• Add an on submit event listener to our form to create a new Stripe token, which will encrypt our user’s card data, and pass it to our function so it’s submitted in our hidden input.

We’re just creating our inputs, securing the data passed into it, and adding that encrypted data to our form before submitting it to our server.

const stripe = Stripe('PUBLISHABLE_KEY'); // Your Publishable Key
const elements = stripe.elements();

// Create our card inputs
var style = {
  base: {
    color: "#fff"

const card = elements.create('card', { style });

const form = document.querySelector('form');
const errorEl = document.querySelector('#card-errors');

// Give our token to our form
const stripeTokenHandler = token => {
  const hiddenInput = document.createElement('input');
  hiddenInput.setAttribute('type', 'hidden');
  hiddenInput.setAttribute('name', 'stripeToken');
  hiddenInput.setAttribute('value', token.id);


// Create token from card data
form.addEventListener('submit', e => {

  stripe.createToken(card).then(res => {
    if (res.error) errorEl.textContent = res.error.message;
    else stripeTokenHandler(res.token);

Basic Charges

Now over on our server side we’re going to create a new POST API endpoint for /charge. We’re just making a promise that creates a customer with our basic information (you can play with all the options here), most importantly, the token we created from the card input.

With our new customer, we’ll create a new charge to their card, passing in the amount in cents. If everything went well, we’ll render our completed.html page.

app.post("/charge", (req, res) => {
  try {
        name: req.body.name,
        email: req.body.email,
        source: req.body.stripeToken
      .then(customer =>
          amount: req.body.amount * 100,
          currency: "usd",
          customer: customer.id
      .then(() => res.render("completed.html"))
      .catch(err => console.log(err));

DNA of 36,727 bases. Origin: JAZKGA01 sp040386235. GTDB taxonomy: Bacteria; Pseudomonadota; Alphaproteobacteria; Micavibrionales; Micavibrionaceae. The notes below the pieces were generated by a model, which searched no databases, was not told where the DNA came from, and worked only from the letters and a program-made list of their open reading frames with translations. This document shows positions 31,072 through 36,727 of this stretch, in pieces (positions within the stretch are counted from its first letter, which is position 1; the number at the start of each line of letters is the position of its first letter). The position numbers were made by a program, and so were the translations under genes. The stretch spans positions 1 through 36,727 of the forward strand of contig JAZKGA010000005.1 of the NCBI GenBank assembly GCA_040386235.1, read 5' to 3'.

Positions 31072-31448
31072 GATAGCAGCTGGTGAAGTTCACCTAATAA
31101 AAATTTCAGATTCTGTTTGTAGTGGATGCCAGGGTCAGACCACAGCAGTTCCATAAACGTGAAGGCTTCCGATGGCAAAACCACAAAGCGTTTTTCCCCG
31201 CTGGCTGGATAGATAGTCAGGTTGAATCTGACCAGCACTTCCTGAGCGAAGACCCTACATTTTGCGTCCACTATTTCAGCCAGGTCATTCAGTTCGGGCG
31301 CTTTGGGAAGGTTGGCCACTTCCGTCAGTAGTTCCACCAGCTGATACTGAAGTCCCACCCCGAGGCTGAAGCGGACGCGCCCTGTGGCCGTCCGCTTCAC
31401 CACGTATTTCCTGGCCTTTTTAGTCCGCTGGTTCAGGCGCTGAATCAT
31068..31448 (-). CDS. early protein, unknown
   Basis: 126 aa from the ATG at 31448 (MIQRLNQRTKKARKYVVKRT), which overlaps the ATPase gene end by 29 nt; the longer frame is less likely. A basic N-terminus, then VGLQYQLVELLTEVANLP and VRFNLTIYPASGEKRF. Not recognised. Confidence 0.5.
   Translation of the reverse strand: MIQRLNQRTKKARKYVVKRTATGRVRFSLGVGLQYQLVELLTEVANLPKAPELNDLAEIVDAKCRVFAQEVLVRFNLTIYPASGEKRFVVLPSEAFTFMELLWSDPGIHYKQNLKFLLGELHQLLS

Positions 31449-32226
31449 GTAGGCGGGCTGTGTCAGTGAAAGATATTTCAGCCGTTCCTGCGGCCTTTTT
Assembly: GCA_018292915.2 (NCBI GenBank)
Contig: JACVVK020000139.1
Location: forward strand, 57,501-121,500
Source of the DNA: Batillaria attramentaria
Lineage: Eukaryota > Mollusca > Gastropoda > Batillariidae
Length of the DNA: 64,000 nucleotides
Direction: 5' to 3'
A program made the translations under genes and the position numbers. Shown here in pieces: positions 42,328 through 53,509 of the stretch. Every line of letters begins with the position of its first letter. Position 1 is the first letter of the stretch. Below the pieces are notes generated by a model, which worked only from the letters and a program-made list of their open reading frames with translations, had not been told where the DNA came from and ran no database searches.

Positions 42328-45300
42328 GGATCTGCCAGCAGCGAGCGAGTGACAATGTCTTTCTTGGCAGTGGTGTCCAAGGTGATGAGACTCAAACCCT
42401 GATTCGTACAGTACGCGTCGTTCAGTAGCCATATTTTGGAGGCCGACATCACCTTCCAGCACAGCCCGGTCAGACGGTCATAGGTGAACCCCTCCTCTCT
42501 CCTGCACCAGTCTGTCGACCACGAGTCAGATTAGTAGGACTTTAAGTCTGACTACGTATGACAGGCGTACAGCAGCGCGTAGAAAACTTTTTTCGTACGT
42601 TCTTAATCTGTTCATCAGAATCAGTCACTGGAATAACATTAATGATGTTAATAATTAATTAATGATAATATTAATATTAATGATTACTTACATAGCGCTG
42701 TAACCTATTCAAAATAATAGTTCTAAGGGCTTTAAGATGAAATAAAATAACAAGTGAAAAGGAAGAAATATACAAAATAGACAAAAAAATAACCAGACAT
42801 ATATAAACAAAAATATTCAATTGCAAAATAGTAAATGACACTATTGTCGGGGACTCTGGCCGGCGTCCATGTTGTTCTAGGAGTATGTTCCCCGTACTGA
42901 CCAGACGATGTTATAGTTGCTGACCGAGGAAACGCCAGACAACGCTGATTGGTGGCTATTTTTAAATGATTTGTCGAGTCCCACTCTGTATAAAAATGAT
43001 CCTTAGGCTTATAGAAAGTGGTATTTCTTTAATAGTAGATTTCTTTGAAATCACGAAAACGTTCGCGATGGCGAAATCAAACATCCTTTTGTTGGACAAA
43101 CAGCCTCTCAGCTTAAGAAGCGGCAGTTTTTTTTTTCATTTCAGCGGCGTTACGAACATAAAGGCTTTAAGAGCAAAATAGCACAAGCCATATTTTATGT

} catch (err) {

Completed Page

When we have successfully sent the donation we can render another page with a thank you message and a button back to our homepage:

<!DOCTYPE html>
<html lang="en">

  <meta charset="UTF-8">
  <meta name="viewport" content="width=device-width, initial-scale=1.0">
  <meta http-equiv="X-UA-Compatible" content="ie=edge">
  <link href="https://unpkg.com/tailwindcss@^1.0/dist/tailwind.min.css" rel="stylesheet">
  <title>Donation Completed</title>

<body class="bg-gray-900">
  <nav class="bg-purple-900 h-20 flex justify-center">
    <h1 class="text-white text-5xl">Donation App</h1>
  <div class="flex flex-col items-center mt-32 text-white text-2xl">
    <p>Thank you for your generous donation.</p>
    <p>Your payment has been received.</p>
    <a href="/"><button class="bg-blue-700 rounded p-4 mt-3">Return</button></a>


Now on localhost:3000 try it out, Stripe gives us a list of test card numbers. Over on our Dashboard we can see the details of any test payments.


Obviously this post only scratched the surface and more complex use cases will require that you dig into the excellent Stripe documentation. A more robust payment system would also take care of things like error handling and avoiding duplicate charges if a user accidentally tries to process the charge twice in a row. However, as you saw, Stripe makes it really easy to create payment pages without ever having to deal with sensitive data like credits card numbers. They take care of handling the sensitive data for us.

Hopefully this short intro was helpful in easing your dive into how processing payments online using Stripe and Node.js works. If you had any problems implementing the code here, feel free to check out this Github repo.

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About the authors
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Developer and author at DigitalOcean.

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Was this helpful?

I have tried to access stripe api usign digitalOcean Kubernetes that run container with nodejs, similar to this tutorial’s node-express server.

When I used test-mode API keys, It works and paymant was successful in test-mode. But it does not work when I used live-mode API keys.

Nginx reverse proxy shows 502 bad gateway error, when I access stripe API using stripe node module. How can I solve this issue? Is there any live-mode specific issue?

Refused to load the script ‘https://js.stripe.com/v3/’ because it violates the following Content Security Policy directive: “script-src ‘self’ http://gc.kis.v2.scr.kaspersky-labs.com ws://gc.kis.v2.scr.kaspersky-labs.com”. Note that ‘script-src-elem’ was not explicitly set, so ‘script-src’ is used as a fallback.

Can you help me with this error ?